Q: The OCA was founded nearly two generations ago. Why has it taken so much longer to begin even thinking about a Local Church in Western Europe?

A: So much longer? We have been thinking about it for thirty years and more! On the other hand, you do not do things prematurely. In my view, the OCA was premature – it should have remained a Metropolia, English-speaking but faithful to Russian Orthodox Tradition, waiting for freedom in Russia, which came 20 years after its independence.

The main problem in Western Europe has been the delay caused by the Paris schism over eighty years ago. The divisive defection of Russophobic aristocrats and modernist intellectuals from the Russian Tradition to the Patriarchate of Constantinople and a self-invented ‘tradition’ meant that the development of an authentically Orthodox Local Church was greatly delayed because the Russian Orthodox presence was so weakened by their disaffection. For instance, although (or because) the Constantinople Parisians are bankrupt, they are still occupying the (smallish) 19th-century Russian Cathedral in Paris, and therefore a new Cathedral and seminary have had to built and equipped at vast expense and with great political complications.

Q: Does the Church Outside Russia, ROCOR, have a role in the construction of this Metropolia in Western Europe?

A: That depends on the leadership of ROCOR, not on mere parish priests like me.

Q: Does that answer mean that in Western Europe at least ROCOR will become dependent on the Church inside Russia?

A: Not necessarily. Everything is still possible. There are parishes in Western Europe dependent on the Church inside Russia and parishes dependent on the Church Outside Russia that are identical in ethos. Some, sadly, are definitely not identical in ethos because of the hangover from the Soviet past despite transfers of controversial clergy out of Europe by Moscow in the last few years. In ROCOR we patiently wait for that vestigial ethos to die out, as it is dying out. Once it has died out altogether, convergence will come.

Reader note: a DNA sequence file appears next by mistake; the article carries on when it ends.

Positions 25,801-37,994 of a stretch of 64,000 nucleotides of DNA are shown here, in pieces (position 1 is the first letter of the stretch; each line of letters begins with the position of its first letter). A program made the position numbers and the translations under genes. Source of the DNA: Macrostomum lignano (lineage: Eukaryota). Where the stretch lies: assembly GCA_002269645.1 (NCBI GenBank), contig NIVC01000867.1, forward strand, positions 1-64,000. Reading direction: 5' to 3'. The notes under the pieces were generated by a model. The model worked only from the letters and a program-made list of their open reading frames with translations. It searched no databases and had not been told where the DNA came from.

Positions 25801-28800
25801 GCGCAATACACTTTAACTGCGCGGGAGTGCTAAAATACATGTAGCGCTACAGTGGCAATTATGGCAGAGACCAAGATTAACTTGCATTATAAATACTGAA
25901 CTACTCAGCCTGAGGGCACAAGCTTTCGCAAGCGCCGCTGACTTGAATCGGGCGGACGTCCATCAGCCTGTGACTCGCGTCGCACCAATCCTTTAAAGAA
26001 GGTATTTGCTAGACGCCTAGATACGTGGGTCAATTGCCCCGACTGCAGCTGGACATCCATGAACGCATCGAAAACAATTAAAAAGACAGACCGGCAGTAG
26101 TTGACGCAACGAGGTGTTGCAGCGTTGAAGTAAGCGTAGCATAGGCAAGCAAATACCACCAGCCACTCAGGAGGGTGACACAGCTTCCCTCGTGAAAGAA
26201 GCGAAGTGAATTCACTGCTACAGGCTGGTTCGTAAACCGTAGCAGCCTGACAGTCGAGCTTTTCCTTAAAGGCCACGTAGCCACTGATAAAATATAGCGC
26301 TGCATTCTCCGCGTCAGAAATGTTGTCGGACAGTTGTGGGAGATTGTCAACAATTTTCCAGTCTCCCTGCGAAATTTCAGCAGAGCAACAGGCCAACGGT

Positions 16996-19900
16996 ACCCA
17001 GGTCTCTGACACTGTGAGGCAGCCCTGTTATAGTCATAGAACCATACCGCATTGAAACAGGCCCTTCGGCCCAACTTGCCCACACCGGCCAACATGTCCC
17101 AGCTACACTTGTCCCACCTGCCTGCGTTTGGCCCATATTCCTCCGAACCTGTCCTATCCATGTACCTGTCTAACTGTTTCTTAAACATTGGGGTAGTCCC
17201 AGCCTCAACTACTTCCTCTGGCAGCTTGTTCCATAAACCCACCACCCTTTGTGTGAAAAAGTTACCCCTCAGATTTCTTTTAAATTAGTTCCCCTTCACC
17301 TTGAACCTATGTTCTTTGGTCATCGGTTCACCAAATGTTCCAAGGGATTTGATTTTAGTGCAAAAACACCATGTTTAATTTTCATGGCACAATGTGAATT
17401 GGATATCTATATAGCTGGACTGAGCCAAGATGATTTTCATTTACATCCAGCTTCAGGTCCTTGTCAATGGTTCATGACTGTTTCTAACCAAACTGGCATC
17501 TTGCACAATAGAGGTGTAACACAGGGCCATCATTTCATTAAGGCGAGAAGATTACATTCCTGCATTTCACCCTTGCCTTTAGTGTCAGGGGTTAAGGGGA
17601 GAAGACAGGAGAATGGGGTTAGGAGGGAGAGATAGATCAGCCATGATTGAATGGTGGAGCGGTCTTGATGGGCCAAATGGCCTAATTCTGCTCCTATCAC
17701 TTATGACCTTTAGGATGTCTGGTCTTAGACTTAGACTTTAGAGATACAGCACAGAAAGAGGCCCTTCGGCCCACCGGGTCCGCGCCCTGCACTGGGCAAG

Q: You mean that ROCOR in Western Europe will merge with the Church inside Russia or that the Church inside Russia in Western Europe will merge with ROCOR?

A: I don’t know. What I do know is that the most active and most missionary, the most spiritually alive, will dominate. Those who are spiritually asleep will be absorbed. If you do not have younger bishops, resident bishops, active bishops, missionary bishops, bishops who are interested in their flocks and local saints, you will die in your self-made ghetto. This is what happened to ROCOR in South America. This is of course true for all Local Churches and their dioceses in the Diaspora. If you do not live, you will die. Surely, that is not too complicated to understand?

For example, today, just in the eastern third of England, we need twelve priests who can speak at least some Russian and some English – if they are bilingual, that would be perfect. I could name the places where they are needed. But where are we going to find them? We have to encourage men to think about this. That requires leadership, time, effort and energy.

Q: How can you describe the ethos of ROCOR, as compared with the ethos of parishes dependent on the Church inside Russia?

A: The emphasis of ROCOR in the last 25 years especially has quite clearly been on the New Martyrs and Confessors, Anti-Sergianism and Anti-Ecumenism. Wherever within the jurisdiction of the Church inside Russia there is veneration for the New Martyrs and Confessors (and it is very extensive), wherever there is resistance to the ideas that the Church must swim with the secular tide of the State and resistance to ecumenist compromises (also extensive), there is joy in ROCOR. However, the fact is that some of the foreign parishes in the jurisdiction of the Church inside Russia, suffered in the past from modernism, ecumenism and liberalism, unlike parishes inside Russia. When the ethos becomes identical, then there will be a complete merger, though, as I say, it is not clear which part of the Church will dominate it. That will depend on the leadership of bishops.

Q: You mentioned local saints in Western Europe. Who at present venerates those local saints?

A: It mostly seems to be immigrants from Eastern Europe, who have the sense of saints and relics. Sadly, despite all our decades of efforts, there are few native Western European Orthodox.

Q: Why? I thought there were many converts?

A: That is a myth. There have never been ‘many’ converts. At most about 2,000-3,000 in the heyday and many of those soon lapsed because they were received into the Church for the wrong reasons or for ideological reasons, with certain clergy trying to build up artificial empires, which of course soon collapsed. Most of their children also lapsed. I doubt if there were ever more than 1,000 serious converts.